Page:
Clinton as Veep Wouldn't Change the Election

Polls remain essentially tied between Barack Obama and Mitt Romney as the campaign heads into the pre-convention summer slog. That gives pundits plenty of time to chew over various scenarios for how each candidate could reconfigure their campaigns before the general election. The veepstakes is already the dominant story on Romney's side, but some have also begun speculating about Obama's running mate. At The Daily Beast, Michael Tomasky says the way for Obama to win in November is by dumping Biden and adding Hillary Clinton to the ticket:

Now bring in Hillary. Forget about it. The most consistently admired woman in America over the last 20 years? The gender gap would be 20 points. And the Obama and Clinton machines fused like that—it’s like Secretariat and Zenyatta breeding. And the signal sent to Democrats and women across the country that the whole thing is being teed up for her in 2016. This would be a blowout.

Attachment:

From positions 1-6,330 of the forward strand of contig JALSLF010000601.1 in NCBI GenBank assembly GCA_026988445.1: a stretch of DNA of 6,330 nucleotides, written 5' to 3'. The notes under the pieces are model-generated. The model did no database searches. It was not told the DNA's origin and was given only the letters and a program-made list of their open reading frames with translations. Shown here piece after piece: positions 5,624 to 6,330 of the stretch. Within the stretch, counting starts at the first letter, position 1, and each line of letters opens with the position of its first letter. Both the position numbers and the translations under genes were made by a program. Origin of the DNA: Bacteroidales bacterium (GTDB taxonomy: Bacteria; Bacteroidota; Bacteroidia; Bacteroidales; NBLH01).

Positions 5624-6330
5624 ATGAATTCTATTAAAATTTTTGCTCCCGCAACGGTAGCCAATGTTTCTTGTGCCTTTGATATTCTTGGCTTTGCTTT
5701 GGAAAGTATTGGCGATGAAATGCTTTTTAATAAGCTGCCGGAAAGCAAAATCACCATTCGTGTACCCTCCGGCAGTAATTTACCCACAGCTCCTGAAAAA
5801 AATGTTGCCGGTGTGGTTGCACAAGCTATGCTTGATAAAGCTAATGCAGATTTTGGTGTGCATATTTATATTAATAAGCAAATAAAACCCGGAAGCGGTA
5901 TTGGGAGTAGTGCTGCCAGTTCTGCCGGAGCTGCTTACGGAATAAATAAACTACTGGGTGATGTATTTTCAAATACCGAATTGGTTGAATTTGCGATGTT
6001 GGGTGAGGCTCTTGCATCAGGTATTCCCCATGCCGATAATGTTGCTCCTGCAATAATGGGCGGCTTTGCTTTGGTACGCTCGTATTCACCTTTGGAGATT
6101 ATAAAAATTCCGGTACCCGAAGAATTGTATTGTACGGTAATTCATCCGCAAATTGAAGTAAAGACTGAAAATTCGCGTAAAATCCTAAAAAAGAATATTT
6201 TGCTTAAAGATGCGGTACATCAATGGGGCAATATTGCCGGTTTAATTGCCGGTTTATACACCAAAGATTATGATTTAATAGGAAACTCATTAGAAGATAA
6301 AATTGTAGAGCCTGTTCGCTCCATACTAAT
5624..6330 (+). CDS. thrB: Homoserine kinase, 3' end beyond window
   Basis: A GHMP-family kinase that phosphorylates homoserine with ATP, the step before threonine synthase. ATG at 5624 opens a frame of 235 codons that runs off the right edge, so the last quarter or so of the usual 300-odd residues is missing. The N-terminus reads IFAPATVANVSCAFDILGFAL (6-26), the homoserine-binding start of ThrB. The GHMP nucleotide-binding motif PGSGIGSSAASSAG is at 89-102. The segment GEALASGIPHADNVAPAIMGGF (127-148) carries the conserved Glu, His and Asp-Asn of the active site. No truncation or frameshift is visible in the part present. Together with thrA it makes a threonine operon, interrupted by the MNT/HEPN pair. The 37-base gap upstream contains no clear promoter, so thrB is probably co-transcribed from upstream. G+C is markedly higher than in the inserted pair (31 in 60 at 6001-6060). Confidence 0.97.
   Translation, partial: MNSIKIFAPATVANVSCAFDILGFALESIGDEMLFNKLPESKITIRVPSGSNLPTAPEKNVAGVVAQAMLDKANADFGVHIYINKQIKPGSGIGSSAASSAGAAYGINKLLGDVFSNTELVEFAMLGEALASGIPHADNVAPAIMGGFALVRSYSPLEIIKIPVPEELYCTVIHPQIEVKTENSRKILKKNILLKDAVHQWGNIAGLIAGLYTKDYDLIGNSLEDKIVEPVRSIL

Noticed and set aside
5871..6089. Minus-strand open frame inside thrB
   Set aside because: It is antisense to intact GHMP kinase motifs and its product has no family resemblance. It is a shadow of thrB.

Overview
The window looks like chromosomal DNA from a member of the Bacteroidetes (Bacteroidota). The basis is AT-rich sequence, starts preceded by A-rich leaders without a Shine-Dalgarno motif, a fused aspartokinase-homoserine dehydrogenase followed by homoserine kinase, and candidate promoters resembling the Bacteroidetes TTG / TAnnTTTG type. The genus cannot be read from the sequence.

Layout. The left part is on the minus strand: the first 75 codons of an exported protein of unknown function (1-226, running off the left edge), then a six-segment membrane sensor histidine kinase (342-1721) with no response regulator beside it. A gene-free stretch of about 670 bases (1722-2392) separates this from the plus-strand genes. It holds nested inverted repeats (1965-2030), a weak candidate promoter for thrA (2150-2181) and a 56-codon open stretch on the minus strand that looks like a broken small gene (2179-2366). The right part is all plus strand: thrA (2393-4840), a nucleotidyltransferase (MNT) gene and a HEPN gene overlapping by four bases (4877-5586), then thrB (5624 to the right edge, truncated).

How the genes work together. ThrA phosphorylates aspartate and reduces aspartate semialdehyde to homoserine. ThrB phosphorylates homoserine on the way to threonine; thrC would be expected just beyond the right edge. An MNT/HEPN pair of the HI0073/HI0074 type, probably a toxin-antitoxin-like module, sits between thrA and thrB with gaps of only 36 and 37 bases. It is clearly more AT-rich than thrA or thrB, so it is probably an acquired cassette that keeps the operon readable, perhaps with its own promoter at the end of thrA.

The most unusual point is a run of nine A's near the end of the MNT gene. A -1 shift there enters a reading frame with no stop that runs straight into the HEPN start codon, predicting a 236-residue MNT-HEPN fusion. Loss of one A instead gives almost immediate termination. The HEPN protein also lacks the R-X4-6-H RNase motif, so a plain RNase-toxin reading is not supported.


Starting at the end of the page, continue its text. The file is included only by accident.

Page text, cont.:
Tomasky's argument is predicated on a recent New York Times poll that has Romney ahead of Obama among women by two percent. Yet that poll is a clear outlier. Obama held a 51-44 percent lead among women voters in the Washington Post/ABC News poll released yesterday.

Adding Clinton to the ticket probably wouldn't do much to change the basic dynamic. The accepted wisdom among political scientists is that vice presidential candidates tend to have minimal impact on voters' choices (though given the small sample in presidential politics, there is always room for exceptions). Past history doesn't indicate that selecting a female candidate makes a marked difference either. John McCain lost female voters by 13 percent with Sarah Palin on the ticket in 2008, and Ronald Reagan won 56-44 percent among women in 1984 against the Walter Mondale-Geraldine Ferraro ticket.

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